Virginia Henderson’s Nursing Theory Application to Nursing Practice
The Nursing Need Theory is the product of the imagination of Virginia A. Henderson. The reason for which this theory was developed is to underscore the inimitable focus offered by the nursing practice. The mainstay of the theory is the need for improving the independence of the patients so as to help accelerate the rate at which they outcomes improve while in the hospital. The theory poses a challenge to the nurses by emphasizing the basic needs of human beings and the role played by nurses in order to help the patients meet the basic needs, by that accelerating the rate at which they develop positive outcomes (Vera, 2014).
The theory is pegged on four vital concepts. The concepts are outlined as follows:
Individual: the theorist posits that human beings possess certain basic needs that are vital components of health. It is essential for humans to receive assistance in order to achieve wholeness through the balance of the emotional and psychological elements as well as independence and health (Sabra, n.d.).
Environment: the environment is a determinant of health outcomes. A conducive environment in which the patient is accorded all the care is vital for their improvement. The nursing practice assists by creating an enabling environment for those individuals who cannot function independently (Sabra, n.d.).
Health: the nursing role is vital to the promotion of health. Nurses have other roles including the prevention of diseases and their curative roles. The theorist understands this component to be challenging because in delivering their mandate, nurses have to maneuver various factors such as emotional balance, cultural taboos, personal beliefs and regulatory mechanisms (Sabra, n.d.).
Nursing: the theorist posited that the nurse has a role to help patients gain their independence. However, the role of the nurse is not just limited to the sick. Even though who lack the knowledge, strength or will to contribute to their health. This concept also requires the collaboration between nurses and physicians in order to develop comprehensive therapeutic plans (Sabra, n.d.).
Structural Aspects of Theory
In developing this theory, Virginia Henderson made several assumptions. One of the assumptions is that in their delivery of care, nurses tend to the patients until a time when they can contribute to their health independently. Virginia Henderson also assumes that patients have an enduring desire to regain their health. This is not necessarily the case as same patients, such as those with terminal illnesses do not desire to regain their health. Additionally, Virginia Henderson assumes that nurses have an unwavering willingness to tend to their patients and that they are devoted to the needs of the patients around the clock. Issues of job satisfaction, working conditions and remunerations among other issues affect the morale of the nurses. Finally, Virginia Henderson also makes the assumption that the body and mind of an individual are interrelated and inseparable (Vera, 2014).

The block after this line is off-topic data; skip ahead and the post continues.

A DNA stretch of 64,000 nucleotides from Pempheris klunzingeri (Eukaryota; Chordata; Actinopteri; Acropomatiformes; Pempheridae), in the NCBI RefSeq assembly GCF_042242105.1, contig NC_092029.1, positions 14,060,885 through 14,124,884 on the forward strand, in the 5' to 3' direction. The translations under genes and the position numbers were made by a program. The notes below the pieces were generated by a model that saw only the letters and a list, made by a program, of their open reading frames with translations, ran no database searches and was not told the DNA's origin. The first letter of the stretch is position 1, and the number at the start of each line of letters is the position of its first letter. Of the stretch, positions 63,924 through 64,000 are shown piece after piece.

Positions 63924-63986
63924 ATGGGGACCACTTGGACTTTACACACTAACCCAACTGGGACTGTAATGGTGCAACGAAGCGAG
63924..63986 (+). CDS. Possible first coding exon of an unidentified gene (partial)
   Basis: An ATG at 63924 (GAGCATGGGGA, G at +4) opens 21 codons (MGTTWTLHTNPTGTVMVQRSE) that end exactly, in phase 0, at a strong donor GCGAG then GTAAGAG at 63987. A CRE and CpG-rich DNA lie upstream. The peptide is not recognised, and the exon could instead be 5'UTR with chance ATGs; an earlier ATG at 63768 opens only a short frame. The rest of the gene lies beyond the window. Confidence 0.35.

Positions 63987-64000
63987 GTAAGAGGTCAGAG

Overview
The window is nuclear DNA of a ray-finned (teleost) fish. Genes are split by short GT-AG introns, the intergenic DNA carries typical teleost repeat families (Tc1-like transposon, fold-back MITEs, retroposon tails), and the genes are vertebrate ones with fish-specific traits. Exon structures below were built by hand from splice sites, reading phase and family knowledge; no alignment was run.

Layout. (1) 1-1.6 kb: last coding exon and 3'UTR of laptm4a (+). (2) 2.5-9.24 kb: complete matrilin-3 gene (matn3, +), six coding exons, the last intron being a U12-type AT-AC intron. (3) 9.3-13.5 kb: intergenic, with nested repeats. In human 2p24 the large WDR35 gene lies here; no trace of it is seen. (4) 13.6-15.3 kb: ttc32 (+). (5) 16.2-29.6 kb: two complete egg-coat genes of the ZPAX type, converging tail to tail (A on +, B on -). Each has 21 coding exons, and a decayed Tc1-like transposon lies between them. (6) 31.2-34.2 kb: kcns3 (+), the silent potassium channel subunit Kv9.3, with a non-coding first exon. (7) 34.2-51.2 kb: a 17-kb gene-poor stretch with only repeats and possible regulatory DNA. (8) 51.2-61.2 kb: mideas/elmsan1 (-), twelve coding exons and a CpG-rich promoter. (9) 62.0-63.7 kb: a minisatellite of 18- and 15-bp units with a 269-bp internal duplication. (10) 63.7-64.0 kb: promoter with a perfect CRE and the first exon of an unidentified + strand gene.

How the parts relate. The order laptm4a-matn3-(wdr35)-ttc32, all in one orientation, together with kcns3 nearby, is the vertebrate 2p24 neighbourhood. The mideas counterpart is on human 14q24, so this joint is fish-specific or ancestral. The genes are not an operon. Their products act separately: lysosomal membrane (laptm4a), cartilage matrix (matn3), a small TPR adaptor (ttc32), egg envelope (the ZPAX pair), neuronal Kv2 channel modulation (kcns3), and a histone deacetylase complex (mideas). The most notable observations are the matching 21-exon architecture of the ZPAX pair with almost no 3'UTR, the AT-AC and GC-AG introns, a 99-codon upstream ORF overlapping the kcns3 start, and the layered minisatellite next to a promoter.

The concepts on which the theory is based are consistent with the assumptions that the theorist makes. Based on the four concepts, the theorist outlines fourteen components which highlight not only the physiological and psychological needs of the patients but also the social and spiritual needs (Vera, 2014). For instance, one of the components of the theory is the environment. Based on this, and the assumptions made, nurses are required to assist the patients achieve cleanliness, not just of their bodies and clothes, but also the integument. In the same respect, the environment should be void of dangers, and ensuring that the temperature of the environment is optimal. With regard to the physiological needs, nurses are tasked with ensuring that the patients breathe normally, are able to eliminate their wastes in a clean and dignified manner, and have adequate food and drinks. The nurses are also tasked with ensuring that the patients have adequate rest and sleep (Vera, 2014).
In addition to these concepts, the theory is clear in its intention and easy to apply. The concepts of the theory do not introduce foreign elements into the nursing process. Instead, they reinforce nursing concepts that might have been forgotten over time or taken for granted. In its general view, the theory underscores the relationship between the nurse and the patient, and its influence in achieving positive patient outcomes. The fourteen components highlighted in the theory reinforce the need for diligence during the assessment and planning as well as the implementation and evaluation phases of the nursing process.
Uses of the Theory